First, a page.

Release date18 February 2011 (2011-02-18) (Berlinale)
17 September 2011 (2011-09-17) (Albania) WriterJoshua Marston, Andamion Murataj Initial releaseSeptember 17, 2011 (Albania) CastRefet Abazi (Mark), Tristan Halilaj (Nik), Sindi Lacej (Rudina), Ilire Vinca Celaj (Drita), Zana Hasaj (Bardha), Erjon Mani (Tom) Music directorLeonardo Heiblum, Jacobo Lieberman ScreenplayJoshua Marston, Andamion Murataj Similar moviesLuan Jaha and others appear in The Forgiveness of Blood and The Albanian
The forgiveness of blood official trailer 1 2012 hd
The Forgiveness of Blood (Albanian: Falja e Gjakut) is a 2011 Albanian-American drama film co-written and directed by Joshua Marston. The film premiered in competition at the 61st Berlin International Film Festival and competed for the Golden Bear. Marston and co-writer Andamion Murataj won the Silver Bear for Best Script.
The film was originally submitted as the Albanian entry for the Best Foreign Language Film, but it was rejected when Bujar Alimani, director of Amnesty, protested that The Forgiveness of Blood ought not to be eligible due to American input on the project. The AMPAS disqualified it and Albania submitted Alimani's film instead.
The film deals with the consequences of a blood feud on a family in a remote area of modern-day Albania.
The forgiveness of blood clip 1 festival 2011
Refet Abazi as Mark, who incites a blood feud by killing his neighbour Sokol.
Veton Osmani as Sokol, the neighbour Mark kills in a dispute over a field.
Tristan Halilaj as Nik, Mark's 17-year-old son.
Sindi Lacej as Rudina, Mark's 14-year-old daughter.
Erjon Mani as Tom, 17-year-old friend of Nik.
After their father and uncle are suspected of murdering a neighbor because of a land dispute, the lives of the children are changed. Nik, the teenage son, is confined to the house, while Rudina, the oldest girl, is forced to quit high school and take over the family's bread delivery business. The film contrasts the modernization of rural Albania, where the teenagers text each other and Nik dreams of opening an internet cafe, with centuries-old customs.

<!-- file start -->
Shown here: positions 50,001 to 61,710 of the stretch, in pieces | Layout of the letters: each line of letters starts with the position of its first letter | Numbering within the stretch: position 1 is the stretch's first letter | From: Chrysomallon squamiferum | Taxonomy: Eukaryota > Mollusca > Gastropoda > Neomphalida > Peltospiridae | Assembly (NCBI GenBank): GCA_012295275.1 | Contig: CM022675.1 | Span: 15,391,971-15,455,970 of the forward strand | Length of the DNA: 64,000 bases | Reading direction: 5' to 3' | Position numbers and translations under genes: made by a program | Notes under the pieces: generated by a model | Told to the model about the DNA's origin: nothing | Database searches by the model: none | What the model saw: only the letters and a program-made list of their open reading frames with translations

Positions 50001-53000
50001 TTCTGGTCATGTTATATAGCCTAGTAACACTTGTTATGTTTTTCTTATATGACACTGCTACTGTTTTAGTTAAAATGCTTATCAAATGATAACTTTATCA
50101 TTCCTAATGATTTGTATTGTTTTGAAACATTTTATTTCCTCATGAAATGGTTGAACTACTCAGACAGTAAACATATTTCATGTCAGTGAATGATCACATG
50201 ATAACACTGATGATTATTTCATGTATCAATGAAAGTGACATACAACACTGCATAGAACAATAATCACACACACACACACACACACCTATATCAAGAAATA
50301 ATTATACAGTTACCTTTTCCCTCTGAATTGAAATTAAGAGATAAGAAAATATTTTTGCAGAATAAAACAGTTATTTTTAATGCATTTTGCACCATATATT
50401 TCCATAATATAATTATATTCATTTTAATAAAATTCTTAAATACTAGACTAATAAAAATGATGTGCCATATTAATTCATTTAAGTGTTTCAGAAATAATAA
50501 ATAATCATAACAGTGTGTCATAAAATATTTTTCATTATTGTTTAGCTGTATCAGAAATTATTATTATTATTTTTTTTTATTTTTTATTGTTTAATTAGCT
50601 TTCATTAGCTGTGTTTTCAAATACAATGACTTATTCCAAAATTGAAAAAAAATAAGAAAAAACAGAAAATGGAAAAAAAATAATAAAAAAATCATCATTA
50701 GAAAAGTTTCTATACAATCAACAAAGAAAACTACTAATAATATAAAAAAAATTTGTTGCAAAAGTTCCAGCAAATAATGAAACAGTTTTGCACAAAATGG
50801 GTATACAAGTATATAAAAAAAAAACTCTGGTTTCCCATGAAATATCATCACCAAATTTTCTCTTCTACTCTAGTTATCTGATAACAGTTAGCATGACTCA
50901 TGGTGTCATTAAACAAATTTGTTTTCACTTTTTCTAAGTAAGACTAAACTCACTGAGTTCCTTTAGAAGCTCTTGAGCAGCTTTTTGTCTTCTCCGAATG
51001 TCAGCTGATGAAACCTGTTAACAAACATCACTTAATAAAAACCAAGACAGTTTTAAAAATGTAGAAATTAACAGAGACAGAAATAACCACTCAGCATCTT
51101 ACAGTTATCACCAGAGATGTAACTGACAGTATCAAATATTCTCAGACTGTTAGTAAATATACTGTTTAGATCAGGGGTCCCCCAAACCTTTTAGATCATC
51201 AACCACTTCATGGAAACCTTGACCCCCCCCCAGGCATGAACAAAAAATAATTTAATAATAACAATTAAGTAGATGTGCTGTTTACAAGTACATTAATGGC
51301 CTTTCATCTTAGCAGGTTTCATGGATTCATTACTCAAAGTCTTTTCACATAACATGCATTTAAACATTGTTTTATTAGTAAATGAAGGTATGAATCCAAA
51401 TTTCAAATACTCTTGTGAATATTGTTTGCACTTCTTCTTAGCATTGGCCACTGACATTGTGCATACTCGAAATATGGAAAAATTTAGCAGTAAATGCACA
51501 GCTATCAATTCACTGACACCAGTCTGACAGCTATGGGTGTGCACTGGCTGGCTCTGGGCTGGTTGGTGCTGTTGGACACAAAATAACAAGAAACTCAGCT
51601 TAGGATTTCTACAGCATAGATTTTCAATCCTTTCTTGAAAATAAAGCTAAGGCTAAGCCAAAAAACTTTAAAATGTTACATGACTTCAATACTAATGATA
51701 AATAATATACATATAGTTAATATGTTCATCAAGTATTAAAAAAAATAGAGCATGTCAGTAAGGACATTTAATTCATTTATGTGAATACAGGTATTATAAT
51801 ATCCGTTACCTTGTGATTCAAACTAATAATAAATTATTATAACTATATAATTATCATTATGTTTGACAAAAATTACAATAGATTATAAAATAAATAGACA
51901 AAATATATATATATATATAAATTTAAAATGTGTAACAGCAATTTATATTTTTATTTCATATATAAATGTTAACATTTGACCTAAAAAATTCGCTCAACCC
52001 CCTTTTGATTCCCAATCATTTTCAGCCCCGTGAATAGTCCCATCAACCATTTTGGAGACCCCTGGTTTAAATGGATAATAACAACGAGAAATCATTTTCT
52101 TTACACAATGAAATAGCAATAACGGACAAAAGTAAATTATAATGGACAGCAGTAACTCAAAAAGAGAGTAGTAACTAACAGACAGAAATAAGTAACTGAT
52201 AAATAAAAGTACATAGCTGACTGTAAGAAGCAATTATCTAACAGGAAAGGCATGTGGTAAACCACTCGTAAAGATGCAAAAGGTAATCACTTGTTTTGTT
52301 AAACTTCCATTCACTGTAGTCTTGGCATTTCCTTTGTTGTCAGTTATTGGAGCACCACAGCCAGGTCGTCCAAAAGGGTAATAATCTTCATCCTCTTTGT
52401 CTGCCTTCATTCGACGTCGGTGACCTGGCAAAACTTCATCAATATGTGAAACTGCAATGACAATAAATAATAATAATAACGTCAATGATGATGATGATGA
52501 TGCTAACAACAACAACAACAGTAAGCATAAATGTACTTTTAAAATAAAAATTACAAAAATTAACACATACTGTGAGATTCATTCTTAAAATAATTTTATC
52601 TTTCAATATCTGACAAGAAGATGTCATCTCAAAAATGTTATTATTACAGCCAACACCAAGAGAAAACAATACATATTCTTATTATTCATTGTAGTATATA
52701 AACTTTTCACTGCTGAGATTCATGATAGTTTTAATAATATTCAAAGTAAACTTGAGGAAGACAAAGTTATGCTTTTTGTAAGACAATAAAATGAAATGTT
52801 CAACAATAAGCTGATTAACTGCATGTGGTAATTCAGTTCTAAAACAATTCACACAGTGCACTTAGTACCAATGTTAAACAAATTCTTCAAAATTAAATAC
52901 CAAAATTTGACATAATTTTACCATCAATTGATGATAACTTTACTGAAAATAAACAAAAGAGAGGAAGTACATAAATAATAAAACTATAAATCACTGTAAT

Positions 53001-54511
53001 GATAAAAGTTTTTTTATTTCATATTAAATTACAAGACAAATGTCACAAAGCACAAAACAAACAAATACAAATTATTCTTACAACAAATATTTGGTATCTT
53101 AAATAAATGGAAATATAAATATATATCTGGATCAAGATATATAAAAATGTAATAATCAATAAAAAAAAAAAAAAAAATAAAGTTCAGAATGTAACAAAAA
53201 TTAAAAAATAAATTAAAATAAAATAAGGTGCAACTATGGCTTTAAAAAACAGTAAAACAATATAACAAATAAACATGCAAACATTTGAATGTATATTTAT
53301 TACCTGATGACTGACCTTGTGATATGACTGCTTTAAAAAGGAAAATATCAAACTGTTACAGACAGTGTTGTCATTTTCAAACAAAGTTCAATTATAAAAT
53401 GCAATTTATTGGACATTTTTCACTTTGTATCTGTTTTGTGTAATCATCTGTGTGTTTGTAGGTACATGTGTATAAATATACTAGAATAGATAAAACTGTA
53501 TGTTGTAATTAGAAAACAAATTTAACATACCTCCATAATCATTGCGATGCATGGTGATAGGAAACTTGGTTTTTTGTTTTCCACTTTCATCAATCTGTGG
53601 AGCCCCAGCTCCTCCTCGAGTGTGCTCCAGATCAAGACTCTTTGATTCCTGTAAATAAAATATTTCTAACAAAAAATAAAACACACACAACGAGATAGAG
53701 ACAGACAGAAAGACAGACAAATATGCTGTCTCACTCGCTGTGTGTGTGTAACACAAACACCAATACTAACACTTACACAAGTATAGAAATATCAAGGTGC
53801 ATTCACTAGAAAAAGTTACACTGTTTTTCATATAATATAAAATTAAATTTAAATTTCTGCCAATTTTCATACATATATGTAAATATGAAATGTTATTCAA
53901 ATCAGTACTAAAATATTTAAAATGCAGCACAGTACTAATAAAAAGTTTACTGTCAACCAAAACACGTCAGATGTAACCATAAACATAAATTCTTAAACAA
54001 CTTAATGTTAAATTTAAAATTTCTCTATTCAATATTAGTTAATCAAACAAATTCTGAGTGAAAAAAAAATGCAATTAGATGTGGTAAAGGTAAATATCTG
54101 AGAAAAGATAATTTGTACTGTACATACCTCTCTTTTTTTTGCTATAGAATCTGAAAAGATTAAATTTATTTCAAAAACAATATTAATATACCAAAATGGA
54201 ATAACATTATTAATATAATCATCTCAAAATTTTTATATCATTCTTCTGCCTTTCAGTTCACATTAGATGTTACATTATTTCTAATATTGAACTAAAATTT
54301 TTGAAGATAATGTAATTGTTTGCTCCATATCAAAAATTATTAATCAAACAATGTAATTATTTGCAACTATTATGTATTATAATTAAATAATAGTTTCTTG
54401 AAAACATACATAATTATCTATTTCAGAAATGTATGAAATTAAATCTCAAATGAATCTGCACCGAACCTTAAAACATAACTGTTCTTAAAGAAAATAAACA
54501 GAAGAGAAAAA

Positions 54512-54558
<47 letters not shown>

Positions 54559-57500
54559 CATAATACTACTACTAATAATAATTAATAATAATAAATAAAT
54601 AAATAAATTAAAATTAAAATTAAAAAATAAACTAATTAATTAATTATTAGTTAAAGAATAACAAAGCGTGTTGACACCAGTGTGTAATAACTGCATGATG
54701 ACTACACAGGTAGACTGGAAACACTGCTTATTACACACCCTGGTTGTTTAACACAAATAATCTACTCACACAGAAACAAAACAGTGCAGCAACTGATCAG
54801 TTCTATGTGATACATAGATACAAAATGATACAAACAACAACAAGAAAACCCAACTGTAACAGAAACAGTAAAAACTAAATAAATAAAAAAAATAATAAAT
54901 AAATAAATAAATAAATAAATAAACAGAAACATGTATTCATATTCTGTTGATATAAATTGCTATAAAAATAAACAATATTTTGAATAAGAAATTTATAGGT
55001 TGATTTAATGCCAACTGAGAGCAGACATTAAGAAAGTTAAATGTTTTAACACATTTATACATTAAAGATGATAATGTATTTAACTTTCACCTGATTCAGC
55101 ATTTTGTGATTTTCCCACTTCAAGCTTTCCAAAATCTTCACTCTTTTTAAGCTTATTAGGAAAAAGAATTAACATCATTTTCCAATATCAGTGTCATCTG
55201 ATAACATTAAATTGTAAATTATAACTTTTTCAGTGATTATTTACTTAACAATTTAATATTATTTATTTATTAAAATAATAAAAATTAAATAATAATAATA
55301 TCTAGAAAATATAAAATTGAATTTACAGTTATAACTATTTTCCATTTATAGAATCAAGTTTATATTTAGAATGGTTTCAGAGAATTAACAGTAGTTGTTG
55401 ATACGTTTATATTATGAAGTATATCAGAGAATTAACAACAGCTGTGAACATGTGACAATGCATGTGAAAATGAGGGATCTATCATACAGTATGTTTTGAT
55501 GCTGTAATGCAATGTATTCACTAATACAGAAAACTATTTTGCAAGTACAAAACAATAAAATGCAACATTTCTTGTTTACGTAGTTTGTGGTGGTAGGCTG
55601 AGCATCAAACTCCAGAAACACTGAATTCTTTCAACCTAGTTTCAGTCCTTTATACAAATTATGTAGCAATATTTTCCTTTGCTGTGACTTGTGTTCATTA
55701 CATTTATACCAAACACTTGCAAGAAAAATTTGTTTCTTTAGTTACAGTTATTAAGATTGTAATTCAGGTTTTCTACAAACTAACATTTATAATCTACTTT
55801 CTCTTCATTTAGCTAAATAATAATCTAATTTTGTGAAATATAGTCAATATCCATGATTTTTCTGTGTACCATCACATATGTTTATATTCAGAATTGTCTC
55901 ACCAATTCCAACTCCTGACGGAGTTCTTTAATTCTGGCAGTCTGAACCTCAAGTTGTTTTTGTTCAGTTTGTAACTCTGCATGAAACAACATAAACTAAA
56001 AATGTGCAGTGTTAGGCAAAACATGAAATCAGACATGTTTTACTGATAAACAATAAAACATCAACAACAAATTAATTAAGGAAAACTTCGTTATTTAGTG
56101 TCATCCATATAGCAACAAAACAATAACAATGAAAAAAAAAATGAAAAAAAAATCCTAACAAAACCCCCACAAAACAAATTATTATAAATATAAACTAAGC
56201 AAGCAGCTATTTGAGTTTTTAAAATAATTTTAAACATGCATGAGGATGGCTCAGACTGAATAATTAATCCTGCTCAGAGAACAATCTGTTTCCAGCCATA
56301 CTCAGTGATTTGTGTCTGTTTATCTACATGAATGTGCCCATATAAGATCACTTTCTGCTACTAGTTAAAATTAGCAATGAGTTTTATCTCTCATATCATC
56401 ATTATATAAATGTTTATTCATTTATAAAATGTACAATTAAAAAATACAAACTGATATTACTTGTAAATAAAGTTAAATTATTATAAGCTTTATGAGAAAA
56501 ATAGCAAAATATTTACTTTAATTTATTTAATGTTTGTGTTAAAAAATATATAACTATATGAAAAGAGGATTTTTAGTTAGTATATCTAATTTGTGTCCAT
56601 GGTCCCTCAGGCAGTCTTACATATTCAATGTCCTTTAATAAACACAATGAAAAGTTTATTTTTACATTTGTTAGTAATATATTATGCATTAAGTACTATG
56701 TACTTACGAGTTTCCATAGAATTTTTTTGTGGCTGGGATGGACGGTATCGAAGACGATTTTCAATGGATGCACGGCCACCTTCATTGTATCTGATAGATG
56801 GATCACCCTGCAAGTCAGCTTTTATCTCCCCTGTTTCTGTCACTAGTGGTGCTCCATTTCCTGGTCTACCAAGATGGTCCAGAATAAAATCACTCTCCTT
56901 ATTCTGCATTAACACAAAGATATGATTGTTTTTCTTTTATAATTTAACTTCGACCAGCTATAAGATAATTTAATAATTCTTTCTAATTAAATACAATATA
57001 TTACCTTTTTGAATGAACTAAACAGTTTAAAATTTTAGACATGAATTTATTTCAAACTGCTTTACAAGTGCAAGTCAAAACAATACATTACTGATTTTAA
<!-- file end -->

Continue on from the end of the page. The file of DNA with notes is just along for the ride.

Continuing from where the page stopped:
The film earned an 86% "Certified Fresh" rating at Rotten Tomatoes, with an average rating of 7.2 based on 64 reviews.
The Kanun is a traditional code of behavior still followed in much of Albania, most notably in the northern highlands, which authorizes an eye-for-an-eye response in event of murder. According to the Kanun, the family of a murdered person should kill a member of the murderer's family. Although traditionally only adult males are at risk, there have been instances where females or children have been killed. The revenge killing can only take place outside of the person's home, so at-risk males are often confined to home while females become the sole support of the family.
Silver Bear for Best Screenplay, Berlin International Film Festival 2011
Silver Hugo for Best Screenplay, Chicago International Film Festival 2011
Special Jury Prize, Hamptons International Film Festival 2011
Official Selection, Telluride Film Festival 2011
Official Selection, Toronto International Film Festival 2011